Finally, Tristan slid me down off of his lap.  I could feel the chill immediately being separated from his body.  If I looked at him at that moment, we’d be right back where we started, so I looked up at the stars.  They were even more beautiful than I ever remembered them being.

Everything was so right, with just us sitting out here, no noise but the lapping of the waves and the beating of my heart.

“I have to get you back,” Tristan’s voice was husky.

The sky had brightened. I prayed it was just lights from the town and not sunrise.  No one in my house waited for the sun to be up to get out of bed.  I needed to be safely back in bed before anyone’s feet hit the floorboards for the day.

We started to make our way through the sand, and back to the rocky road that led back to Beach Plum Lane.  We held hands, not leaving enough space for one another.

I wasn’t ready to part ways when we reached my porch.  I don’t think Tristan was either, he took my hands and pulled me close to him.

“Thank you,” I whispered.

“For what?”


He shook his head against my forehead.  “No,” he said, just as softly.  “Thank you. For everything, Callie.  I mean it.”

I looked up at him, puzzled, but didn’t say anything.  I wasn’t sure what to say.

“Will you be my date at the President’s party?”

“Of course.”

He squeezed my hands and leaned in for one last kiss.  I could feel his smile against my lips.  “Sweet dreams, Callie.”


Ebook of Seasons in the Sun

Ebook of Because the Night

Giveaway Link:

Guest Post

When we were teenagers, my friends and I thought we were invincible. Everyone thought we were pretty good kids. We made good grades and didn’t get into trouble. Which meant we were just smart enough not to get caught. I had a few friends who had really strict parents, and I would circumvent their rules by inviting them for sleepovers at my house.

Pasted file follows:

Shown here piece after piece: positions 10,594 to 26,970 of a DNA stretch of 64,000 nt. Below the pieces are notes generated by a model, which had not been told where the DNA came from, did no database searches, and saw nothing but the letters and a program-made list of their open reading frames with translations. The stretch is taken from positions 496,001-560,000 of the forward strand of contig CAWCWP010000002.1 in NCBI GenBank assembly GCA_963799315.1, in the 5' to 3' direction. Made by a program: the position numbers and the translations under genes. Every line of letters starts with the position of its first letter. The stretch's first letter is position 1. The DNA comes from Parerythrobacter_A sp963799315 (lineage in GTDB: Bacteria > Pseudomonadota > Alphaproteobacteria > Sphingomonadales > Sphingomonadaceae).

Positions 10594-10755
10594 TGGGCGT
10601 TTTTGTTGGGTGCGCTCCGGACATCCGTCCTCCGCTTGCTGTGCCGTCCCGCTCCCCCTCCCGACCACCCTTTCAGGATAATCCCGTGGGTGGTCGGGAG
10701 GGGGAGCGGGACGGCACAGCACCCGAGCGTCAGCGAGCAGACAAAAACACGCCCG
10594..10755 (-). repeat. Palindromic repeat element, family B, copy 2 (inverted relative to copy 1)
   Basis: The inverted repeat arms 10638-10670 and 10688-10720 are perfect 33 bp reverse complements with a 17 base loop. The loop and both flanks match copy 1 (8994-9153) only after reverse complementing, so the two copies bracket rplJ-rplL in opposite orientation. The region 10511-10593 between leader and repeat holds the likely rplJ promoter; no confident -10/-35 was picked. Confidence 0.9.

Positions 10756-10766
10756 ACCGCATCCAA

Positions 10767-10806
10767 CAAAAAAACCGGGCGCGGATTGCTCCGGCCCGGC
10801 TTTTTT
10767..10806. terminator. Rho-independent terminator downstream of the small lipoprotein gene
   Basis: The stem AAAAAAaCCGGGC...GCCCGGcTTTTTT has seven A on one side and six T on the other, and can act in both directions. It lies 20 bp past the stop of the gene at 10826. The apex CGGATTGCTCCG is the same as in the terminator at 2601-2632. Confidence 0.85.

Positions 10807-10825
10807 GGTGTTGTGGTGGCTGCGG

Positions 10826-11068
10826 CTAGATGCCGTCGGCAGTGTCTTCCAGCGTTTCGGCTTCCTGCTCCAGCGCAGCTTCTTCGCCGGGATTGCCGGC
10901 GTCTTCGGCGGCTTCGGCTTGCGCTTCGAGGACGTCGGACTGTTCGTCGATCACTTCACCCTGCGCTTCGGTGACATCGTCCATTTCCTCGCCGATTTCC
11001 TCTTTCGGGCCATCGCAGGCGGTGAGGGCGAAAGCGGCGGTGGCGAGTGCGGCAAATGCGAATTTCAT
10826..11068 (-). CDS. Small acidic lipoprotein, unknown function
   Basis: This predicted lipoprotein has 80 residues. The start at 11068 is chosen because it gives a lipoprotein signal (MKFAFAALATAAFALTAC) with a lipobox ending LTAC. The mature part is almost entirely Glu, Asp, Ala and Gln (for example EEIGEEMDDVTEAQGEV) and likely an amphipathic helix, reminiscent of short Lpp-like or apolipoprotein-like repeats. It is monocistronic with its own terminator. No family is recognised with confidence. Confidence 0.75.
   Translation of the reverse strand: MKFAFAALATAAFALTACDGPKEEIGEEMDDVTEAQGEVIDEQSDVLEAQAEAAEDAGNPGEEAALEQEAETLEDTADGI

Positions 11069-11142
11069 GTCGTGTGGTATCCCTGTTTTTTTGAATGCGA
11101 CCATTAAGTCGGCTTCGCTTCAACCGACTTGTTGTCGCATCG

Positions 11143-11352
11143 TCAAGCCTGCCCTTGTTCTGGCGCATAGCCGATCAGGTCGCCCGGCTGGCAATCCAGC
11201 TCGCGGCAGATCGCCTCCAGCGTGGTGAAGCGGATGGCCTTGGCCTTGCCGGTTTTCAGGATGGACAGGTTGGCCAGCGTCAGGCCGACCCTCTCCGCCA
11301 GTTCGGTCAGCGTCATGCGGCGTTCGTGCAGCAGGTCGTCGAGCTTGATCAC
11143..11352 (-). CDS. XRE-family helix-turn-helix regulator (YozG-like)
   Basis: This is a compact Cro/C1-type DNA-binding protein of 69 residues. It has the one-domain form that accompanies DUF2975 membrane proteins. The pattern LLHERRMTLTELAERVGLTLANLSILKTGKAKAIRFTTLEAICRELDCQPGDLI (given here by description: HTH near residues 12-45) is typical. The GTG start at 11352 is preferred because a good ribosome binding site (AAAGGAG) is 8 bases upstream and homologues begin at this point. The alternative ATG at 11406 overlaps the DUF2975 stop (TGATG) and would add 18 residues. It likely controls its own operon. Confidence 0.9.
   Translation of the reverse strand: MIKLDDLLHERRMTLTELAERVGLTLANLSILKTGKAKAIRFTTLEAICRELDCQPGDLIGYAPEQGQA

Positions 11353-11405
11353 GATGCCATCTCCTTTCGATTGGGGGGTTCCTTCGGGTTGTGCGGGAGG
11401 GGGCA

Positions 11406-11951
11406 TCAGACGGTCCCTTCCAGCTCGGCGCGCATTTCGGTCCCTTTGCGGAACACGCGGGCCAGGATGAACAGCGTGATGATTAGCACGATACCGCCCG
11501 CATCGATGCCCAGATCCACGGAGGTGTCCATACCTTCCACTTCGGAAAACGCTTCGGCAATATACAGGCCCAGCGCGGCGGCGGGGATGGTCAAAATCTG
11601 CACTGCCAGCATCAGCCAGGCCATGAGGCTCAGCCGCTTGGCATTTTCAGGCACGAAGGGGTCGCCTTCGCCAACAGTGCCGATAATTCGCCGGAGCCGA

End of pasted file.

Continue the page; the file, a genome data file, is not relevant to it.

Once I could drive, we frequently headed to an all ages rock club about forty minutes away from my house. This was a bar that they let children in. Our hands were marked with big black Us and then we were free to mingle with the grownups. Whoever thought it was a good idea to mix teenage girls dressed like rock video extras, barely legal man, and alcohol was a lunatic in retrospect, but god bless them.

We might have made good grades, but man did we make dumb decisions. We’d take off to parties with people we didn’t know at all hours. Often we marvel how we didn’t wind up dead. Looking back, I know we made it through unscathed because we were all really good friends to one another. No one ever let anything sketchy happen to someone else. Everyone should be blessed with the girlfriends that I had growing up. The world would be a better place.

Callie’s experience in Seasons in the Sun is much different than my teenage experience. She’s kept on a short leash by her mother. She meets Tristan when he stays next door one summer. Tristan’s rules are even looser than mine were. Callie can’t help but be curious about this world that she has yet to explore. Even though she knows better, it causes her to make some bad decisions.

Bad decisions aren’t always wrong. Even though it’s the path you didn’t expect to take, they can lead you to places you didn’t know existed. They make you stronger. And in the case of Callie, they can make you want more than what your current life has to offer.

About the author: kristenpic 3

Kristen shares a birthday with Steven Tyler and Diana Ross. She spends each day striving to be half as fabulous as they are. She’s worn many hats, none as flattering as her cowboy hat: banker, retail manager, fledgling web designer, world’s worst cocktail waitress, panty slinger, now makeup artist and author. Kristen is represented by Pam van Hylckama Vlieg of Foreword Literary.




Twitter @kristenstrassel